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Cahokia Mounds State Historic Site Essay

2101 words - 8 pages

Prehistoric sites display its historic beauty by the visualization of artifacts found or by its historical landmarks. These characteristics enable archaeologists to trace the evolution of societal influences among various geographic areas. Artifacts and pieces of historical land display a vast array of social, economic and religious entities that give insight to the cultural practices performed during a certain time period. A site that displays significant historical information is seen within the Cahokia Mounds in Collinsville, Illinois. Native American Indians play an important role in contributing to our historical events dating back thousands of years ago. Family ties to the Native American tribes enables family members to see first hand how the prehistoric cultural, social and religious practices performed evolved into a new set of practices in our society today.
As stated previously, Cahokia is a Native American site that has a unique history to it. As a result, in 1982, the United Nations Educational, Scientific and Cultural Organization (UNESCO) designated The Cahokian Mound site a World Heritage Site in hopes of preserving the importance of prehistoric American Indian culture in North America (Delta Sources and Resources 2010:62). Cahokia is the largest Native American settlement in North America (Schilling 2012:302). Located in the central Mississippi valley in a section known as the “American Bottom” (Schilling 2012:302). Cahokia consists of at least 120 mounds spanning over five square miles (Delta Sources and Resources 2010:62). Each mound ranges in size, with some measuring only a few centimeters high to some measuring over 80 feet high. It was debated whether the mounds were natures own creation, or man made. Research conducted in the late 1960’s by Nelson Reed and colleagues examined the mounds and extracted soil samples, concluded that the mounds were man made (Schilling 2013:18).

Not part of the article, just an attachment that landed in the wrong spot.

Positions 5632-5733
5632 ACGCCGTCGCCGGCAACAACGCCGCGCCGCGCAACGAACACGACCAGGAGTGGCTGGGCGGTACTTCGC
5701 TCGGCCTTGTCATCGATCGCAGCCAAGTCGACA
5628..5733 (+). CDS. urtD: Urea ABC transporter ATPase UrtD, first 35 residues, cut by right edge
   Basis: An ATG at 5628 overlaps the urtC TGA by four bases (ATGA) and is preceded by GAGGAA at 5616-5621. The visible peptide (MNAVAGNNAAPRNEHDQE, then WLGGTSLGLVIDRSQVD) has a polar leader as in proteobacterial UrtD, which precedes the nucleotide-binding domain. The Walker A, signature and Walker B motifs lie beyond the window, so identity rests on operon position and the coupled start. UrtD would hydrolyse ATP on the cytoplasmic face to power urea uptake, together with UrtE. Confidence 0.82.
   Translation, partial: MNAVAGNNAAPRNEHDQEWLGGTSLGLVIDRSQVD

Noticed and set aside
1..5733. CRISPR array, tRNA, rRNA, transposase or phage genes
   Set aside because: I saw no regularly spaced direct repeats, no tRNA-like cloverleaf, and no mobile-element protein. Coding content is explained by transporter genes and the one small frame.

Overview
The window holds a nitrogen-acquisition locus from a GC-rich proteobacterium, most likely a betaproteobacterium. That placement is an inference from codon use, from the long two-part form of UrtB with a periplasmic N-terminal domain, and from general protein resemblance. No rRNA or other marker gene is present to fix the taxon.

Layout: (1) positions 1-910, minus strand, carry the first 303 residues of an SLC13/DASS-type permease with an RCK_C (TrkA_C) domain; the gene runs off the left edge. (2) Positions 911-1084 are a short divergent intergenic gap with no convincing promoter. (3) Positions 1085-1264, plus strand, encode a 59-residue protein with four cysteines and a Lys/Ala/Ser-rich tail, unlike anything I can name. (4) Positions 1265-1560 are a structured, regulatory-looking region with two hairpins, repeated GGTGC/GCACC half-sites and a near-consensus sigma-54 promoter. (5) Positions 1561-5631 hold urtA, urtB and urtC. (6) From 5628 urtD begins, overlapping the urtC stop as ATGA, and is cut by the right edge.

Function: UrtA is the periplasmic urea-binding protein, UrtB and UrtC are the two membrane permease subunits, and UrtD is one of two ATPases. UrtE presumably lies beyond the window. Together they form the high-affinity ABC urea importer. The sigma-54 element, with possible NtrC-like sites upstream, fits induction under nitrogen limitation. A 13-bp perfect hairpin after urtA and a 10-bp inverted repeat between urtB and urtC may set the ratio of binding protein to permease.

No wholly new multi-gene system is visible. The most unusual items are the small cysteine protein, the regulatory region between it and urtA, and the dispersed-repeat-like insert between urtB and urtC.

Members of Cahokia began living at this site around A.D. 800 and construction of the site increased around A.D. 1050 (Schilling 2012:304). During this time, the population of Cahokia was suggested to be around “10,000 to 20,000 people” (Delta Sources and Resources 2010:62). Socially, this shows that Cahokia was a thriving area that displayed social statuses among the members especially in the forms of laborers and elite officials. Around A.D. 1200, a 2 km-long wooden “palisade” (Schilling 2012:304) was built that enclosed the majority of the mounds. Although there is no record of what the people called themselves, many archaeologists deemed the tribe that initially occupied Cahokia the “Mississippians”(Delta Sources and Resources 2010:63). As the Cahokia site expanded, the Mississippians began using agriculture as a means of food production. Crop production included corn, squash, pumpkins and various seed bearing plants (Delta Sources and Resources 2010:64). It is suggested that the Mississippians also hunted deer and small animals, as well as fish...

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